Would it surprise you to find out that all of that “information” is vigorously and continuously disseminated by the American Petroleum Institute in a well-financed campaign to malign ethanol? That it is based on a series of studies by a single person, Cornell Professor David Pimentel (more “science”!) who is the only investigator who claims that ethanol has a negative return on energy invested and whose faulty calculations are strongly at odds with other investigators? That Brazil’s conversion from gasoline to ethanol turned the country from a struggling importer of expensive energy to a net exporter of same? That the oiligarchy regime of Bush and Cheney implemented the ethanol program in a way that was sure to make ethanol look bad? That Henry Ford wanted all cars and trucks to be powered by ethanol, not gasoline, but that a ruthless campaign by John D. Rockefeller made that impossible? Including the fact that Rockefeller funded groups who created Prohibition of alcohol as a drink in the US not because he was against people drinking alcohol but because he wanted to bankrupt the major alcohol distillers in the US (he succeeded) so he could supply oil as the transport fuel of choice? That there are farmers across the globe who distill their own ethanol on their farm and successfully run all of their machinery with it? That alcohol is clean-burning, creating no particulate pollution? So again now, what is it that we “know” about ethanol and how inferior it is to petroleum fuel? Have the engines in all of the cars in Brazil been destroyed because they are burning ethanol? It turns out that, using permaculture, it is possible to become energy independent without driving up the cost of food for anyone. In the late 1970s, PBS funded a nine-part series by David Blume on precisely how to do that. They broadcast the first two episodes. All of their oil company donors said that if they continued airing the series, those oil companies would pull all funding forever. PBS folded under the pressure, even to the point of destroying all copies of the tapes, none of which exist today.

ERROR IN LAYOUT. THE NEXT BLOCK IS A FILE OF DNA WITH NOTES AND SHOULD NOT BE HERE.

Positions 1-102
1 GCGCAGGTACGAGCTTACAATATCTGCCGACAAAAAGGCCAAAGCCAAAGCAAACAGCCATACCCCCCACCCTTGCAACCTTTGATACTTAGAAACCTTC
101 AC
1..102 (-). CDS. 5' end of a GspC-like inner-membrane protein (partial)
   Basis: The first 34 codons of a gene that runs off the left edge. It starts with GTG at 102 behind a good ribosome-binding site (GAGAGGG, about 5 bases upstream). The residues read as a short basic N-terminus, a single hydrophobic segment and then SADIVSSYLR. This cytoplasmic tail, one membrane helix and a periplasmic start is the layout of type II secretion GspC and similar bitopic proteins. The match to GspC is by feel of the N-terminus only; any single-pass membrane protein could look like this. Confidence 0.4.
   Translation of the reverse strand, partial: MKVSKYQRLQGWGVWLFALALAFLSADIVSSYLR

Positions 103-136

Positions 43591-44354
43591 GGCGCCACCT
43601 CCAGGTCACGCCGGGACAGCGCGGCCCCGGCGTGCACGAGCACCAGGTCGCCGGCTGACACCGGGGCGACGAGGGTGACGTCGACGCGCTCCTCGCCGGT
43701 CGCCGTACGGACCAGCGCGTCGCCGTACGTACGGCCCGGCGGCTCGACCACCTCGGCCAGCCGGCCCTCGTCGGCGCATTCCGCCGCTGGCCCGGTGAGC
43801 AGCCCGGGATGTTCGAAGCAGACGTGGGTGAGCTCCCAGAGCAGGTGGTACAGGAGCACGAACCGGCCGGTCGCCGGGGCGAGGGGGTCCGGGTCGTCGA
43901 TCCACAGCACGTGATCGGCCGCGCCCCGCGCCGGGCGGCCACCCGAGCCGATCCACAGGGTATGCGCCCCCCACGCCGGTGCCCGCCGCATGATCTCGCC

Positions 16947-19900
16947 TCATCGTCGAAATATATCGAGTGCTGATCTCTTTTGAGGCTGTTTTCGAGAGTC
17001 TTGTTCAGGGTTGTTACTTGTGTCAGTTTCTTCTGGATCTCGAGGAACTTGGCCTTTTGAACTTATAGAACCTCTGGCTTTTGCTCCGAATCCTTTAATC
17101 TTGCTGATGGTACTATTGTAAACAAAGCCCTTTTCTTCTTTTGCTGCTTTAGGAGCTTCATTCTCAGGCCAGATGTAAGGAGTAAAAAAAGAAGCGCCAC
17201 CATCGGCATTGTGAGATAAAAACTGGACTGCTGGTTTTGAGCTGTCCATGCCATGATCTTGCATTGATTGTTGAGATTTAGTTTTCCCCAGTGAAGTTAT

In real estate, it’s always a good time to buy. (I was planning to do a post with that as the title, but I don’t have to, Jim Quinn of the Burning Platform did that, and he did an outstanding job):